ROSEN: Brandeis didn't think that the original understanding of the Constitution was irrelevant. He began with general warrants that sparked the American Revolution. But he insisted on protecting the principle of privacy; not being limited to the means of invasion that the framers were focused on.

CUNNINGHAM: By 1916, Brandeis had established a public reputation in America as one of the most progressive lawyers and constitutional scholars--so much so that President Woodrow Wilson nominated him to be the next justice of the Supreme Court.

It was a controversial appointment. Mostly because Brandeis’s ideas about curbing the size of government and business--and limiting their ability to intrude in the private sphere--were hot-button issues at the time.

ROSEN: The corporate community in Boston and in the United States feared Brandeis as a radical because he was such an effective and crusading critic of J.P. Morgan and other oligarchs who, as Brandeis unforgettably put it, took reckless risks with other people's money.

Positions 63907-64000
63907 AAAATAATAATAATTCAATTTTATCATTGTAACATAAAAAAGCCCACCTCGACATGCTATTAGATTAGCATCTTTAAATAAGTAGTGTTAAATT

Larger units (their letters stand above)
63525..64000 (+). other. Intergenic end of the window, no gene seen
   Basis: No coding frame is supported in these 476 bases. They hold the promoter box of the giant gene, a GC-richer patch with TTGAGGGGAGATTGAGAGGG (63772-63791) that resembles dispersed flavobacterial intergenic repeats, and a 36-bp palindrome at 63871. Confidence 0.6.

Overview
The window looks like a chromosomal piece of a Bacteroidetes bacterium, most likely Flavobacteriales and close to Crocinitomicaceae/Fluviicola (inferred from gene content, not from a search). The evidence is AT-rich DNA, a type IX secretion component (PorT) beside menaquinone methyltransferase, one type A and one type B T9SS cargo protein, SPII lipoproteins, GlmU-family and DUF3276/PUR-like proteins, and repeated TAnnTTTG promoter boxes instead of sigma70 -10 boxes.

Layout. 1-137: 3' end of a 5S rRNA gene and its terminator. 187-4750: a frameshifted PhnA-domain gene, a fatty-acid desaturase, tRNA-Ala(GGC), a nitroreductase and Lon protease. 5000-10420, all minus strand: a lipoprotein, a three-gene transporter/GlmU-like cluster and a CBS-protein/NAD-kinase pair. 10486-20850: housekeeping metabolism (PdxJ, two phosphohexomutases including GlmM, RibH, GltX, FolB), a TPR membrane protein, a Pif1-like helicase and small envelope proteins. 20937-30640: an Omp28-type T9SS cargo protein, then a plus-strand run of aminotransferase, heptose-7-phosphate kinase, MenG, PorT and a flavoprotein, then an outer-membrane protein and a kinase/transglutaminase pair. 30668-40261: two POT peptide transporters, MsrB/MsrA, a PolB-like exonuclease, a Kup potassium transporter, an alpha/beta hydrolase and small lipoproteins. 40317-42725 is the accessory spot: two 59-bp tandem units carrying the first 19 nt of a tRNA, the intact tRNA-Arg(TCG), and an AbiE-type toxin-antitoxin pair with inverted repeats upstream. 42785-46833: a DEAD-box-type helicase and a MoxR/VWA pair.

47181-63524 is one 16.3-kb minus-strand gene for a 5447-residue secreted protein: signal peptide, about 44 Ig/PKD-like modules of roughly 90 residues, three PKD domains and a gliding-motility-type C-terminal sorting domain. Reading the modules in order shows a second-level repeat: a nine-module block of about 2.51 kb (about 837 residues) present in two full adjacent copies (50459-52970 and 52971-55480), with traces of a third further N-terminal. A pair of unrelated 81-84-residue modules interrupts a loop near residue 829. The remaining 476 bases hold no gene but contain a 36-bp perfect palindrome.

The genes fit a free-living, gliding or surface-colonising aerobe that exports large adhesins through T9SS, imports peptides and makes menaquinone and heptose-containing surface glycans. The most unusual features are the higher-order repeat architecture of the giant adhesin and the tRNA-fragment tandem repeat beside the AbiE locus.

CUNNINGHAM: But his appointment also sparked some controversy because of a personal detail, an attribute that was part of his private life. Louis Brandeis would be the first Jewish justice to serve on the Supreme Court of the United States.

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CUNNINGHAM: In his 23 years on the Supreme Court, Brandeis wrote several of the most important decisions about privacy and free speech in the 20th century. And possibly the most important of those was a dissent he wrote in Olmstead vs. United States. Olmstead was a case about wiretapping, decided by the Supreme Court in 1928.

ROSEN: The government suspected a guy of being a bootlegger. It's prohibition. The suspect was one of the most successful bootleggers of his time importing millions of dollars of illegal liquor from Canada. And in order to prove the case against him, the government wiretapped his phones and they put wiretaps under the public sidewalks on the wires leading up into his office and they listened in on his conversations and concluded he was absolutely a bootlegger of the highest and most successful kind. And they indicted and convicted him. He objected that the wiretap was unconstitutional because there was no valid warrant supporting it. The government just put the wiretaps without getting a warrant.

CUNNINGHAM: But the Supreme Court disagreed. The decision was 5-4, with Chief Justice William Howard Taft (the former president) writing the majority opinion.